The male Royal Bengal Tiger that had been brought to the Satkosia Tiger Reserve in Odisha from Kanha Tiger Reserve of Madhya Pradesh in what was termed the first-of-its-kind inter-state wild-to-wild translocation in June was found dead in core area of the forest.
Reliable sources said the tiger, which was constantly tracked over the last five months, had been immobile for some time. Tracking devices showed it at one particular spot for a long time raising suspicion.
It was only on Wednesday afternoon that some forest officials decided to move closer and ascertain if their devices were malfunctioning or something had happened to the tiger.
They found the big cat deep in the core area of the forest lying immobile. They realised it was dead.
Though forest officials were unavailable for confirmation, the informed sources said the tiger that had been under vigil and close monitoring for the last five months and had “settled” in Satkosia forests mating with a female was spotted dead. It had wounds on its neck and had perhaps been attacked by another wild animal, resulting in maggots and death, said the sources who ruled out poaching.
It may be recalled that the second big cat translocated to Satkosia — a tigress from Bandhavgad in Madhya Pradesh — had to be tranquilised earlier this month following public outrage as it had allegedly killed two persons.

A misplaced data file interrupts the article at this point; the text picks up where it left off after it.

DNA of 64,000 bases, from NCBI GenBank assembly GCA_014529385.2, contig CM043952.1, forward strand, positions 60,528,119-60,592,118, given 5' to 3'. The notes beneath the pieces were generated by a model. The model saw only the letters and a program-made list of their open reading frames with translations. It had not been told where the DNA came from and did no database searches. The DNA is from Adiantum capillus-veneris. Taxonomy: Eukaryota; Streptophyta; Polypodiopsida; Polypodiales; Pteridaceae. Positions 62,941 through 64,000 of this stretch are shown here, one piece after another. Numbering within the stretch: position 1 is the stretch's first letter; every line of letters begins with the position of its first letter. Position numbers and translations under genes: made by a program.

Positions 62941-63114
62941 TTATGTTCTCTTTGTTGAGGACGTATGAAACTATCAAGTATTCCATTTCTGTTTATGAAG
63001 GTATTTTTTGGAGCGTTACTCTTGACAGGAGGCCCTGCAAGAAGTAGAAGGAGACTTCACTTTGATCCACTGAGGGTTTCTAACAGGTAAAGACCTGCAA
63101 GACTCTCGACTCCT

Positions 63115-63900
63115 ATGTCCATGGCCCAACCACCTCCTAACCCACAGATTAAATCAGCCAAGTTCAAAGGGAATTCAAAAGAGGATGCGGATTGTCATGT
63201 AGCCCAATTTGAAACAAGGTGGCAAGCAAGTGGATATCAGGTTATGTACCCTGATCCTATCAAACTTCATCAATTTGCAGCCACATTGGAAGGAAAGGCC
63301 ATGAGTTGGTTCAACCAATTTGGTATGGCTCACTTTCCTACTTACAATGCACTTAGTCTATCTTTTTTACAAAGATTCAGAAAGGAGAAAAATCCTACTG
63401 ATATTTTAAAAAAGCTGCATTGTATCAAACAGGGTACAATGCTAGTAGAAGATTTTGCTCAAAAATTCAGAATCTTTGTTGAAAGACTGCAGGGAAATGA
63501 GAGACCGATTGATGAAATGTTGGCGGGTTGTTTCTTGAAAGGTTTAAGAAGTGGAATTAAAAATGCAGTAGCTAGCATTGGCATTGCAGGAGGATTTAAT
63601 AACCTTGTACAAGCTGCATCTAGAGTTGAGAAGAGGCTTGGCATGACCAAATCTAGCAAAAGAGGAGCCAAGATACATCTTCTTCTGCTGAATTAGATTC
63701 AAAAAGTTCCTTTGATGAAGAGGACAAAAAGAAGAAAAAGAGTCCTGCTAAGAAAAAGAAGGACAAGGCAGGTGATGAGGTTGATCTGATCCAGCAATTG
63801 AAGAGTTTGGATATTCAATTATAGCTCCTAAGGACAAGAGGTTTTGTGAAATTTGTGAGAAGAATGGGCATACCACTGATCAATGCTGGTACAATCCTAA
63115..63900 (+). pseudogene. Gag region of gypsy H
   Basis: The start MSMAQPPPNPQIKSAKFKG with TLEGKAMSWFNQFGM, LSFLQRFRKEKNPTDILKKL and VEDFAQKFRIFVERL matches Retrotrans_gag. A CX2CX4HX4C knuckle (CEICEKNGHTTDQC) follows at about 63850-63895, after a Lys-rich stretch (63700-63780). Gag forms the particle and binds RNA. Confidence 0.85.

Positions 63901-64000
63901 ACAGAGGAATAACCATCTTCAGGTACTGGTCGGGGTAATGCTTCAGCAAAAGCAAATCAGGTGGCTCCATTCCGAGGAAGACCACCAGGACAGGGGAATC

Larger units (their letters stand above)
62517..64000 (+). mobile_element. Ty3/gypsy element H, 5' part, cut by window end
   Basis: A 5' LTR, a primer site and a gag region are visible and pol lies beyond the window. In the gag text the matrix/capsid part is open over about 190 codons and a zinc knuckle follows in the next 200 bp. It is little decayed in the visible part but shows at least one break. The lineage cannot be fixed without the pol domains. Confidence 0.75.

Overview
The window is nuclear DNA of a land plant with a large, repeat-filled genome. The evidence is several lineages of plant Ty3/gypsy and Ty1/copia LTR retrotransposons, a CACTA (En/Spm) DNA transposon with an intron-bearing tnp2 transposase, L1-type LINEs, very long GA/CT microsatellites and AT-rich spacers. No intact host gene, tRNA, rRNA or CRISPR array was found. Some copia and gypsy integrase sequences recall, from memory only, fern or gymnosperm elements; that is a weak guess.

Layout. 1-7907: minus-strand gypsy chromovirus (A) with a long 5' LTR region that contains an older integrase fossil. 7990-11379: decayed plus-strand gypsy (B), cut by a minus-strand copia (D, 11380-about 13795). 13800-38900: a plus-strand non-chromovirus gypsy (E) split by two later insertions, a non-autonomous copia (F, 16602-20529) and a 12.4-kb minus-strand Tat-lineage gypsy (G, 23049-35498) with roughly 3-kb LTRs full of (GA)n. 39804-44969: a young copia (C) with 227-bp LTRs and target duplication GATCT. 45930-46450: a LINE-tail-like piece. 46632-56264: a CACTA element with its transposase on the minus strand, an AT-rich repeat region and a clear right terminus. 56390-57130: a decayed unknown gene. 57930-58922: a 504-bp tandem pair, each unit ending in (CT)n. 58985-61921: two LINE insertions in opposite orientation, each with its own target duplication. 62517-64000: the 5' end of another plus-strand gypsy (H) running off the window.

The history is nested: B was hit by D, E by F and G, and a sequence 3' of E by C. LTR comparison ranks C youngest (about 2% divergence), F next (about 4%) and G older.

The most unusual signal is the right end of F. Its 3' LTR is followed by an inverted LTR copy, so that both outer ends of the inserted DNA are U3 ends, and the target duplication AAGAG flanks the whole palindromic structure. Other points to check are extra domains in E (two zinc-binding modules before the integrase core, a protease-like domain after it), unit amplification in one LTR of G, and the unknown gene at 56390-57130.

The tigress is now safe and doing fine in an enclosure after the tranquillisation.
The Satkosia Tiger Reserve was scheduled to receive four more tigers from MP in phases.
However, with reports of the death of the male from Kanha, the unique wild-to-wild tiger translocation done after detailed a study by the National Tiger Conservation Authority, the Wildlife Institute of India and tiger experts appears to have failed.
On 21 June, the majestic wild Royal Bengal tiger aged around 3 was brought to the Satkosia reserve in Odisha’s Angul district from Kanha Tiger Reserve in MP. It was transported in a special vehicle equipped with temperature and moisture control. The 24-hour road journey had been monitored by tiger experts from MP and the WII, besides wildlife officers from MP and Odisha. A team of veterinary doctors was also present all along.
After staying in an enclosure for around two weeks, the tiger was released into the wild on 7 July.